Appropriate foot ware is recommended, as a likely walking distance of two to three miles is expected, and even during dry spells wet trail conditions may be encountered. Participants should also consider these other items to maximize their comfort and enjoyment: binoculars, bug spray, sunscreen, hats, layered clothing to adjust to the mornings weather, field guides if print is your preference, eyeglass – lens cleaner, water, snacks, camera, and a pack or shoulder bag for your needs.

If you are not a member of Seabrook Island Birders you may do so by following this link : Or by going to our web page under the Contact tab and clicking on Join SIB.

Please register prior to May 23, 2022. You will receive a conformation letter the day prior to the event.

Learning Together-Crooked Oaks Golf Course

Learning Together-Crooked Oaks Golf CourseMonday, May 23, 2022 8:30 am – 10:30 am
Birding on Crooked Oaks Golf Course
Location: Meet at Island House (Golf Course Parking Lot next to Spinnaker Beach Houses) for ride along the golf course in golf carts
Max: 24 (If all seats in golf carts are used)
Cost: Free for members; $5 donation for guests – Priority will be given to prior waitlisted & members

The Seabrook Island Club closes one course a day each week and allows Seabrook Island Birders to use golf carts to travel the course with our members to bird. Join us for a morning of birding by RIDING in golf carts for at least 9-holes on Crooked Oaks golf course. We expect to see a large variety of birds including Egrets, Herons and birds of prey. We will also see and hear some of the smaller birds like Tufted Titmice, Eastern Bluebirds, Northern Cardinals, Carolina Wrens and some of the many warbler species.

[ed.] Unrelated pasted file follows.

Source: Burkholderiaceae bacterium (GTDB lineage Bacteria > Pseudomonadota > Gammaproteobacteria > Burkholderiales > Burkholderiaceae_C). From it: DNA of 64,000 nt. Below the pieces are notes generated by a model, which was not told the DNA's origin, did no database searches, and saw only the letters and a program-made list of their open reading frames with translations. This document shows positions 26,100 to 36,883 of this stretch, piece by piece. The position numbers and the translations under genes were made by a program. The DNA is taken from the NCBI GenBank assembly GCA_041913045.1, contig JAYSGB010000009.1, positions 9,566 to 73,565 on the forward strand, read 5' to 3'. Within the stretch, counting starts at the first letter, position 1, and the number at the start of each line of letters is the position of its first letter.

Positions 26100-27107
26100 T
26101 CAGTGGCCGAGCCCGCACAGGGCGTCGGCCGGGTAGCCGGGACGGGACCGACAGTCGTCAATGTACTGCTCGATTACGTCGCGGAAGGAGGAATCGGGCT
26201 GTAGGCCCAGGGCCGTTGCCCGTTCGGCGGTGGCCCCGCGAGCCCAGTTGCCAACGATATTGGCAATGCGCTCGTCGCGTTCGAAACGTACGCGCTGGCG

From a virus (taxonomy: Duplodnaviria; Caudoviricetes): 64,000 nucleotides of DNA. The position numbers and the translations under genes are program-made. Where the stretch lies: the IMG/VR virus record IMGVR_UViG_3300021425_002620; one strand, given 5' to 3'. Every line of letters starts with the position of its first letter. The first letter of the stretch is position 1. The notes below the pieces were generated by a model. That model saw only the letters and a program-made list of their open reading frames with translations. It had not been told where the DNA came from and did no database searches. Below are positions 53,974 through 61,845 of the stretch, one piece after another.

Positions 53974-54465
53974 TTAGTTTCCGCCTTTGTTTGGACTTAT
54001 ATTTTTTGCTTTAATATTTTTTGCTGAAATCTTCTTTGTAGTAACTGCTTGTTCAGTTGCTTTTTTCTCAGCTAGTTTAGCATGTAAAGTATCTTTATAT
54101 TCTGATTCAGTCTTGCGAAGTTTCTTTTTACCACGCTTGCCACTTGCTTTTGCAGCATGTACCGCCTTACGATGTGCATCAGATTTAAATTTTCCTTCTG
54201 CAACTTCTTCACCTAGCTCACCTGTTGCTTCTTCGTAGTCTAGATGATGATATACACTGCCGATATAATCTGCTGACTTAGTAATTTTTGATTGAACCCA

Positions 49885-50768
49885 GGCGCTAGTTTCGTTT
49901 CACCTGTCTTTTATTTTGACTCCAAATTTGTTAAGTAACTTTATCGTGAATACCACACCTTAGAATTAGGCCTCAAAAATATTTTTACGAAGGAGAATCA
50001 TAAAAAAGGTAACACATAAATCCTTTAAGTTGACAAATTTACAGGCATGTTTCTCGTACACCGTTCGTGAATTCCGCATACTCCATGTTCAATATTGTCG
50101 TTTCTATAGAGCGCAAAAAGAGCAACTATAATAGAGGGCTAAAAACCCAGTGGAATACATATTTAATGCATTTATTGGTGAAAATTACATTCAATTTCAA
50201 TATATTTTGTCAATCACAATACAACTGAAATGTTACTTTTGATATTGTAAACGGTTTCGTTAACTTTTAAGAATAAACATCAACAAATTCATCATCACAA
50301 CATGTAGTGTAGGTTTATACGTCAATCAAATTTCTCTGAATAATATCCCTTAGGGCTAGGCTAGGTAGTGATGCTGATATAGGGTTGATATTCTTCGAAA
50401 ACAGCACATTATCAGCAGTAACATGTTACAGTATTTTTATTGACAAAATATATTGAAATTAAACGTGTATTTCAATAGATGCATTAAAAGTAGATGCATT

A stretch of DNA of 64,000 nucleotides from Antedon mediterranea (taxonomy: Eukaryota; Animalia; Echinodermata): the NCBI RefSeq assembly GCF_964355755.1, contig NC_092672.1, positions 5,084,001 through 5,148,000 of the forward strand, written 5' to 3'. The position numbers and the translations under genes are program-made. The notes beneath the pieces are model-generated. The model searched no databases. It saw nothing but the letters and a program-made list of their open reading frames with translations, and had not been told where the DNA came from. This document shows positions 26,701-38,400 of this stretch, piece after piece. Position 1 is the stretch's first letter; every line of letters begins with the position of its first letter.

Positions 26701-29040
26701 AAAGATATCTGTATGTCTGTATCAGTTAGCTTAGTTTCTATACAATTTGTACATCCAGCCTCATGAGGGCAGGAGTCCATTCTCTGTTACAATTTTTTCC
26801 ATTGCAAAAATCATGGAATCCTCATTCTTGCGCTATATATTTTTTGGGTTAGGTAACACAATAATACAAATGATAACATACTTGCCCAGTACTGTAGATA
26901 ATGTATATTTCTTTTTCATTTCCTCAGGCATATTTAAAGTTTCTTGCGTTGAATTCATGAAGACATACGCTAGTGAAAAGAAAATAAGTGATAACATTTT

Since it is spring, we can also expect to see Eastern Kingbirds, Great-crested Flycatchers, Orchard Orioles, Summer Tanagers, Mississippi Kites and more!

As always, be sure to bring your binoculars/cameras, hats and sunscreen. Water will be provided. We ask that all participants wear a mask when unable to social distance if they are not vaccinated.

If you are not yet a 2022 SIB member, you must first become a member for only $10 by following the instructions on our website: You may bring the form and your dues to the event. Or you may pay the Guest Fee of $5.

Please complete the information below to REGISTER no later than May 21st prior to the trip. All registrants will receive a confirmation letter on the Sunday, the day prior to the trip. If you need to cancel, please let us know so we can invite people on the waitlist to attend.

SIB “Bird of the Week” – Downy Woodpecker

Downy Woodpecker – Picoides pubescens
Length:  5.5 – 6.7″; Wingspan: 9.8-11.8″; Weight: 0.7-1.0 oz.

Downy Woodpecker - Ed Konrad
The outer tail feathers are typically white with a few black spots on the Downy Woodpecker – Ed Konrad